Fortescue Metals Group shares drop 6.6% as trade tensions intensify
As US-China trade tensions come into focus again, Fortescue Metals Group saw its share price fall steeply during Friday's trading session.
Global equities were sold off heavily overnight and today following news that Donald Trump would hit China with an additional $300 billion of tariffs.
American markets fell almost immediately in response to the news. This morning the ASX 200 joined in on the losses, shedding 20 points by the close.
Fortescue Metals Group Ltd – which has already had a difficult month – was one of the hardest hit by this selloff, falling as much as 6.6%.
This comes after Rio Tinto Ltd (ASX: RIO), another blue-chip iron ore miner, saw its shares dip today, after announcing good but not amazing half-year results.
What did trump say, exactly?
On Thursday, US President Donald Trump tweeted that additional tariffs of 10% will be placed ‘on the remaining 300 Billion Dollars of goods and products coming from China into our Country. This does not include the 250 Billion Dollars already Tariffed at 25%.’
Investors were clearly spooked by Trump’s tweets, selling off equities across the globe as global growth concerns again come into focus.
Though not all bad news, apparently, as Australian gold miners saw a bump in their share prices today, likely due to their perceived nature as a 'safe haven' investment.
Fortescue's share price in focus
Following Trump’s tweets, Fortescue Metals Group Ltd (ASX: FMG) led the losses on the ASX today, with its share price dropping as much as 6.6%.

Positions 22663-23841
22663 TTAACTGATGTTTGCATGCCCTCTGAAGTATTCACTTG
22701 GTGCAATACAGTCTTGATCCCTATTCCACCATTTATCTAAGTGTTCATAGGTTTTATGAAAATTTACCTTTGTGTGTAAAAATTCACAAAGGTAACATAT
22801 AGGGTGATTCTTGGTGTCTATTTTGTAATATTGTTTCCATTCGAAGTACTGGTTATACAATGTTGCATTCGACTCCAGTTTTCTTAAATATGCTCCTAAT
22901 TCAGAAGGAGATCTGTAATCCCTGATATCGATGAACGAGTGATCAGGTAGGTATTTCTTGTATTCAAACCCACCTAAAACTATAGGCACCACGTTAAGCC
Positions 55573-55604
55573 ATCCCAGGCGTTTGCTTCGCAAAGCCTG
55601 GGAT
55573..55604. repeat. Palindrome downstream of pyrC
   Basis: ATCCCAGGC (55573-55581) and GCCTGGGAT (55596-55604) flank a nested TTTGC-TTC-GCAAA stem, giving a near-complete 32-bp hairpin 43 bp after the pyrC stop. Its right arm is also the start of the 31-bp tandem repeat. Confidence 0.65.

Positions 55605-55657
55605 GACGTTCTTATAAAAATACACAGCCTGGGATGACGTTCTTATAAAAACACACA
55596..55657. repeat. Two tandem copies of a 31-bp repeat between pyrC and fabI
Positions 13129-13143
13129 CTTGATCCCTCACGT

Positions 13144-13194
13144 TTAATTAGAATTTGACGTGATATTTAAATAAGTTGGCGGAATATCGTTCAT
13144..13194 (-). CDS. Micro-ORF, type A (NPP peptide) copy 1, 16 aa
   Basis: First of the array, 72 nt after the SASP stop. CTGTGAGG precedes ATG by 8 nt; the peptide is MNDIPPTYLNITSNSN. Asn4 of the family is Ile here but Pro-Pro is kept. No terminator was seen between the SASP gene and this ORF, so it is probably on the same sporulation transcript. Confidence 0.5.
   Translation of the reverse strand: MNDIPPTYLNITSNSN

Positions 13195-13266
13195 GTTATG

Even with these losses tallied up, Fortescue has had a stellar year. Since January, shares in the iron ore miner have risen 96%.
These gains have come off the back of soaring iron ore prices – which have risen some 44% since February.
Though impressive, investor enthusiasm for the stock may be beginning to wane. Fortescue shares have fallen some 13% since the company released its June Production Report.
On the face of it, this was a rosy report – one that clearly illustrated the positive impact rising iron ore prices were having on Fortescue’s top-line.
For example, 'average revenue received increased by 30 per cent to US$92 per dry metric tonne (dmt) compared to the March quarter of US$71/dmt.'
The iron ore giant also reported record quarterly shipments of 46.6 million tonnes. All up, this brought the company’s total 2019 shipments to 167 million tonnes.
Yet as concerns over ‘peak iron ore’ spiral, investors are likely concerned to what degree Fortescue’s operations will suffer if the prices of iron ore sees a more pronounced fall.
Iron ore prices moving forward
Centrally, as IG market analyst Kyle Rodda pointed out, in a piece analysing the iron ore outlook:
‘Signs are emerging that the market could be hitting its top. Chinese stockpiles have swelled as demand for the mineral cools, while Vale has announced its re-starting some of its forestalled mines, pointing to a slow return to normal market conditions.’
If the recent price action of iron ore miners like Rio Tinto Ltd and Fortescue Metals Group Ltd are anything to go by, investors may indeed be leaning towards the interpretation that iron ore has peaked.
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